Director: Abhishek Saxena
Cast: Sharib Hashmi, Jyotii Sethi, Inaamulhaq
With Bollywood currently on an Operation Clean-up Drive, this is the first in the lot of upcoming films that deal with sanitation, toilet building and menstrual hygiene. Akshay Kumar is in the forefront of the movement with the upcoming big-budgeted, 'Toilet: Ek Prem Katha' and 'Padman'.
Phullu can best be described as a 'chhota Padman'. Apart from Coimbatore-based Arunachalam Murugamatham, better known as the Menstrual Man of India, there were other small-time social entrepreneurs who also made low-cost sanitary pads and created awareness about a taboo subject. Phullu (Sharib Hashmi, best remembered from Nitin Kakar's 2014 film, 'Filmistaan') narrates the tale of one such individual, who was keen to educate rural women about the importance of menstrual hygiene.
Phullu is a village simpleton or rather a good-for-nothing. He is married off in the hope that he becomes responsible. But much to the chagrin of his aging mother and sister, he prefers to canoodle with his wife for whom personal hygiene means only bathing in perfumed soaps.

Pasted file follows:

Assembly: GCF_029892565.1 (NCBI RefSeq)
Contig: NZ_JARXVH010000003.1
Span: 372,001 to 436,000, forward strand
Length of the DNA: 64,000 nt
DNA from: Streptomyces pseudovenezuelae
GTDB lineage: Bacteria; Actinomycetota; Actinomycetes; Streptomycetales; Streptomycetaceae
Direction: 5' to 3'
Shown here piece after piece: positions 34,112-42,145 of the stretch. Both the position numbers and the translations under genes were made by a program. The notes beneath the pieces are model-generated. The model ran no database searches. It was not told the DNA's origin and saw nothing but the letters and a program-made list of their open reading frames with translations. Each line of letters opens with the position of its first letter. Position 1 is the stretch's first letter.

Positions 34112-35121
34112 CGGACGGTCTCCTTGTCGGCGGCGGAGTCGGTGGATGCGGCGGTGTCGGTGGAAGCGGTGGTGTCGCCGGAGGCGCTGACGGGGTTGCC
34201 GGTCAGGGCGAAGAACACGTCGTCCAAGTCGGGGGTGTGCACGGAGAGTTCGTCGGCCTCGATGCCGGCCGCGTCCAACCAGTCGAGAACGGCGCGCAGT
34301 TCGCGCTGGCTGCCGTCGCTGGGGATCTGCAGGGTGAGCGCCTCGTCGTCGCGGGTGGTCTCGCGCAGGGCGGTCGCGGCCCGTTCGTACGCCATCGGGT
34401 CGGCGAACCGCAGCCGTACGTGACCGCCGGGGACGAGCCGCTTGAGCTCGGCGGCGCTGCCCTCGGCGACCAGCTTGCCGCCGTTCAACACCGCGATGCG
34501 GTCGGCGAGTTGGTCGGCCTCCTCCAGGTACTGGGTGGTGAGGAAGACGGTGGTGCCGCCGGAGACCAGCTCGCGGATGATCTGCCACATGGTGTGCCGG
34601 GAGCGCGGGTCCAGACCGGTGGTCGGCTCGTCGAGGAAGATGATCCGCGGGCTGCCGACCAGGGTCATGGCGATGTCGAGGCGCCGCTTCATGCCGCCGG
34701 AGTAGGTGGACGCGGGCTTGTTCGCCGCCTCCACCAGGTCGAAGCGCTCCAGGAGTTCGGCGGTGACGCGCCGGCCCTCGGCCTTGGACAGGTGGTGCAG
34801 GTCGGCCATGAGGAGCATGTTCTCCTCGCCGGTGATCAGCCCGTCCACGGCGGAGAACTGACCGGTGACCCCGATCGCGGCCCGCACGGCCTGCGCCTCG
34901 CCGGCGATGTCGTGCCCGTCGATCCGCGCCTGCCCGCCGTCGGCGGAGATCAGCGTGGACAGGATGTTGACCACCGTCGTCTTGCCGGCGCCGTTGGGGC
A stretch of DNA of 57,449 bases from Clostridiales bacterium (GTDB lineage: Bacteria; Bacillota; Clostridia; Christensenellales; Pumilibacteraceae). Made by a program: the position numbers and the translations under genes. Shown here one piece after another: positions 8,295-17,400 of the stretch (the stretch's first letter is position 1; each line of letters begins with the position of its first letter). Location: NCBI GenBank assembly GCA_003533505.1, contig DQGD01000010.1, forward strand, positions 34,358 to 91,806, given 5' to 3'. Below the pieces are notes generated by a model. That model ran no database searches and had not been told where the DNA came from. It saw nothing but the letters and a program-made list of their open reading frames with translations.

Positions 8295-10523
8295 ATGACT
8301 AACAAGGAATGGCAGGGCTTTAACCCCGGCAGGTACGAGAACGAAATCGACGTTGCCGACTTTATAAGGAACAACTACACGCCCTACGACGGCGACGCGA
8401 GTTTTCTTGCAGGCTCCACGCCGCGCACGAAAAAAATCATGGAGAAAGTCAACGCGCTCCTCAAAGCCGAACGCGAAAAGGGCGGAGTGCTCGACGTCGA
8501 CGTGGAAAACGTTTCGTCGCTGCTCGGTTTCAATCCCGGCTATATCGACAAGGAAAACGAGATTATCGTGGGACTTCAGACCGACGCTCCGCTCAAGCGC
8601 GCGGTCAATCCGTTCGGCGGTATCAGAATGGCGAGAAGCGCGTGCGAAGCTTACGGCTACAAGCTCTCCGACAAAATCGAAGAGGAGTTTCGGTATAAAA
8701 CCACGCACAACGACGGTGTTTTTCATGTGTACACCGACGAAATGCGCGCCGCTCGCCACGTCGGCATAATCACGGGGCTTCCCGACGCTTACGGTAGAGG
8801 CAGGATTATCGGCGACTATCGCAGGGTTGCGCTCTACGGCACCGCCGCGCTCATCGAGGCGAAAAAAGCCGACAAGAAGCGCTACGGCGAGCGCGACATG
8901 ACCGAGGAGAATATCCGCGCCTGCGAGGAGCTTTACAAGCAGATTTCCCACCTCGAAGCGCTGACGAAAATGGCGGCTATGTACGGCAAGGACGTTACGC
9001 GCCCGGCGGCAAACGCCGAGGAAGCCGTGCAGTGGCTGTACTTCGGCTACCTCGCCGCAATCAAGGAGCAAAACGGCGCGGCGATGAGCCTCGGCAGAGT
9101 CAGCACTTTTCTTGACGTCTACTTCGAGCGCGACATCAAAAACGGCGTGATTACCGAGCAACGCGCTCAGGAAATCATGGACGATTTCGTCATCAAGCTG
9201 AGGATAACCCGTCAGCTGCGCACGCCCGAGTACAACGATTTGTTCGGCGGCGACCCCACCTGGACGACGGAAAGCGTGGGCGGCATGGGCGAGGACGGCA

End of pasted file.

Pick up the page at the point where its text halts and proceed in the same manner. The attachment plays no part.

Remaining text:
Reality starts dawning when his wife talks about battling infection during those days of the month. Using rags as pads is the reason. A trip to the city to seek employment makes Phullu aware of the subject and more determined to find a way to make sanitary pads to alleviate the misery of the village women.
Though Sharib sinks his teeth into the role, the first half drags with too much time devoted to romancing his ladylove. Things start moving only in the second half, when he strives towards creating awareness. But there are only a few moments when the audience can strike a chord with Phullu's struggle to achieve his mission. Inaamulhaq (remember the army major from Akshay Kumar-starrer 'Airlift', 2016?) provides some mirth to the proceedings as Mr Know-it-all in an endearing cameo.
Sans starry names, mindblogging budget or a publicity blitzkrieg, 'Phullu' has been targeted at the hinterlands. The makers were upset when the film obtained an 'A' certificate, as they were keen to inculcate the importance of hygiene among teenage girls. 'Phullu', at times, may appear to be a social service campaign, considering its subject, but an effort has been made which needs to be lauded. It may be a small start, but a beginning has been made to change the mindset about menstruation.
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